“[Fire chief Palmer] Buck said the advent and rising popularity of electrical cars presents new, unique challenges to firefighters who respond to crashes involving the vehicles, including high-powered batteries not normally seen outside of factory or industrial settings as well as a maze of electrical wiring that can still be live and shock first responders.”
It crashed and burned, and it took more than 23,000 gallons of water to finally extinguish the lithium-ion battery.
So do you still want to buy a Tesla for a status upgrade?
Maybe your loved ones will say: don’t spend the extra money and the time searching for recharging stations when it is not safe. Accidents do happen, but can Tesla be trusted with its promises for driverless technology?
The lesson of the story is that government intervention to force inferior technology onto the market has not only anticipated but also unanticipated consequences. The world would have been a better place without government subsidies to enable battery electric vehicles to become commercialized.
The Houston Chronicle piece by Jeff Forward, “Woodlands fire chief says Tesla fire example of new technology causing issues” (April 19, 2021), tells the story.
A weekend car crash in The Woodlands involving a Tesla electric vehicle that exploded in flames and left two men dead has raised concerns at The Woodlands Fire Department about electrical vehicles and the complexities of trying to both extricate occupants and extinguishing the fire from the high-powered batteries.
Palmer Buck, fire chief for The Woodlands Township Fire Department, said the Tesla fire was an example of how “we need to keep up with technology” in regard to both rescuing people possibly trapped in the new electric vehicles or merely putting out possible fires from the vehicle’s intensive battery package.
Buck also said contrary to some reports in the media, the Tesla involved in the April 17 fire did not burn out of control for four hours.
He also said no one from the township’s fire department called Tesla asking for help with the blaze, noting that he is not aware of the company having such a service.
“With respect to the fire fight, unfortunately, those rumors grew out way of control. It did not take us four hours to put out the blaze. Our guys got there and put down the fire within two to three minutes, enough to see the vehicle had occupants,” Buck said of inaccurate claims the vehicle burned for hours. “After that, it was simply cooling the car as the batteries continued to have a chain reaction due to damage.”
Buck said what is termed in the firefighting profession as “final extinguishment” of the vehicle — a 2019 Tesla — took several hours, but that classification does not mean the vehicle was out-of-control or had live flames. The term is mostly used in relation to structure or wild land forest fires where hot ash that seems extinguished or is buried can later reignite other material and begin burning again.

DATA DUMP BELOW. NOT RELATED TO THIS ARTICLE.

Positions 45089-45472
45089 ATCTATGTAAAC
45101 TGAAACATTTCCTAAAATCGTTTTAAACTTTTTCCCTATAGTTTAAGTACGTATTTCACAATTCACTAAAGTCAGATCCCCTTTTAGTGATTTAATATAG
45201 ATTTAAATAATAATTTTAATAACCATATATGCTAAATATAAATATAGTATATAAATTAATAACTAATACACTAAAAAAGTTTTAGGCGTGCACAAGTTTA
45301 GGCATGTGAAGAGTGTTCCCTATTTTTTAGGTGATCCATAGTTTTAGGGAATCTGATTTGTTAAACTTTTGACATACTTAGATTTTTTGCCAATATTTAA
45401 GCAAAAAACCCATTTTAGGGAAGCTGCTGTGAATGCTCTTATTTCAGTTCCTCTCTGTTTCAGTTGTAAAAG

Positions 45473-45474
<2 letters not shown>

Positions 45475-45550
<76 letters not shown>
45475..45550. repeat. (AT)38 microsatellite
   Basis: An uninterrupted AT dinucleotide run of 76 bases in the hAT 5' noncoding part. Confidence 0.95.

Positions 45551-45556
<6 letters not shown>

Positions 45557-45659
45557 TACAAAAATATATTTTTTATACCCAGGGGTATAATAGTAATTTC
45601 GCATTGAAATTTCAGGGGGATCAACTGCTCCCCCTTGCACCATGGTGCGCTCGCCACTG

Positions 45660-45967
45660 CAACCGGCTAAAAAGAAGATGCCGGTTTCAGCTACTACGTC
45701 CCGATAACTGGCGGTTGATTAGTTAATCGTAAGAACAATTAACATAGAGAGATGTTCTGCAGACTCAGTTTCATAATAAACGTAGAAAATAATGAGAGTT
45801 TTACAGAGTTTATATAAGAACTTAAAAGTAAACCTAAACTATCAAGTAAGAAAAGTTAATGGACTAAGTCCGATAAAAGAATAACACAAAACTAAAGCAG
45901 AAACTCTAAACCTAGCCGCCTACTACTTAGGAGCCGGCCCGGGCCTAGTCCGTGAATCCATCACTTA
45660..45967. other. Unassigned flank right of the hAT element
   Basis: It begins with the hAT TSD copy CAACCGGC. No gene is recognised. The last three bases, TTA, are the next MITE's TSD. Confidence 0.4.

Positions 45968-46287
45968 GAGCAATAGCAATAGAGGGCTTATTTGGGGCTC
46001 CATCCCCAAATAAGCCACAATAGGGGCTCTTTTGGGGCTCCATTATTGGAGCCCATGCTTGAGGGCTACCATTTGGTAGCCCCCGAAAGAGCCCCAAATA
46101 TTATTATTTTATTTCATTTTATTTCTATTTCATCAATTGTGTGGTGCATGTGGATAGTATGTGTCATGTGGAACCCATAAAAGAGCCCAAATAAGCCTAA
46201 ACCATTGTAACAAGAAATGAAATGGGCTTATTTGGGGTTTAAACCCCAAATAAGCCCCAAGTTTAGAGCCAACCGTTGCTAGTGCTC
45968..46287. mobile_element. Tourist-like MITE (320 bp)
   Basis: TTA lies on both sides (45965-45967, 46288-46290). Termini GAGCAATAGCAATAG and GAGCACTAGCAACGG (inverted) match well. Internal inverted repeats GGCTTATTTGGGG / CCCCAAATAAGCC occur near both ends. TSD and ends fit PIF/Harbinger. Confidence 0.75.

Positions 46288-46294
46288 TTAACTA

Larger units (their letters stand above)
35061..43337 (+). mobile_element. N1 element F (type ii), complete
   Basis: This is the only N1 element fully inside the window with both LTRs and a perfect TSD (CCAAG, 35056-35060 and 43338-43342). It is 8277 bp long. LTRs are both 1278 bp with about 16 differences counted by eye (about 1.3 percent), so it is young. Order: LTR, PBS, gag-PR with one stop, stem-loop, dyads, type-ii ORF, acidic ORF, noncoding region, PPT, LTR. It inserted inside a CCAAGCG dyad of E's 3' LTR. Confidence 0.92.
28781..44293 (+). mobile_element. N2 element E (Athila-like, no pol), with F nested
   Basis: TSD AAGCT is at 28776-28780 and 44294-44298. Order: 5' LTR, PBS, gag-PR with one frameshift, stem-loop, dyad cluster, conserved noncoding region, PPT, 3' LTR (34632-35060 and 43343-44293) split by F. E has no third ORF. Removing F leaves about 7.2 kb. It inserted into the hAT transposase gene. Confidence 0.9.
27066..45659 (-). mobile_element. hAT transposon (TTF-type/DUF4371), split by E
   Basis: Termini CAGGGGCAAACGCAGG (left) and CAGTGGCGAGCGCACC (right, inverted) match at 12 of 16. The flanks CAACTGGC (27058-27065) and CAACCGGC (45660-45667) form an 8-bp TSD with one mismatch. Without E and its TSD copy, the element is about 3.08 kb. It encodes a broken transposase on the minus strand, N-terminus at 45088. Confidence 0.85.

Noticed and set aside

“We could not tear it apart or move it around to get ‘final extinguishment’ because the fact that we had two bodies in there and it was then an investigation-slash-crime scene,” Buck explained. “We had to keep it cool, were on scene for four hours, but we were simply pouring a little bit of water on it. It was not because flames were coming out. It was a reaction in the battery pan. It was not an active fire.”
The local fire chief continued:
“(It) was heavily involved in flames. … every once in a while, the (battery) reaction would flame and it was mainly keeping water pouring on the battery.”
Buck said the advent and rising popularity of electrical cars presents new, unique challenges to firefighters who respond to crashes involving the vehicles, including high-powered batteries not normally seen outside of factory or industrial settings as well as a maze of electrical wiring that can still be live and shock first responders.
He also said the Tesla has a strengthened steel frame that traditional ‘jaws of life’ equipment cannot cut through as it can with older cars with different materials.
“In the Tesla, the (batteries) kind of make up the floorboard of the car. They make like a rectangle, I don’t know if it is different batteries or one giant battery,” Buck added. “The car would occasionally have flames come back up. We just left a small stream of water on (the battery) to keep it cool. That is what is recommended by Tesla.”
The complex framework and electrical wiring of modern vehicles, especially a high-end model like a Tesla, present unique challenges for first responders to vehicle crashes, he added. Because there is no standardized training for the new technology, Buck said fire officials are left to do their own homework.
“It is our job to keep up with the newest technologies, whether it is electric cars or other newer vehicles. The have strengthened unibodies, some of the framework they use is (high-tech) steel.
The old ‘jaws of life’ will not cut through that. The ‘jaws of life’ would not have even made a dent in this car,” Buck said of the Tesla. “We have had to upgrade tools and upgrade our training and processes. It is really continuing education keeping up with the new technology.
There are high voltage loops that run through the car, which you don’t want to come in contact with. In the Tesla emergency manual, the company has made special notes for people of where to cut the lines to cut power. For us, it is a reminder why we have to keep on top of new technology and how these cars potentially fail.”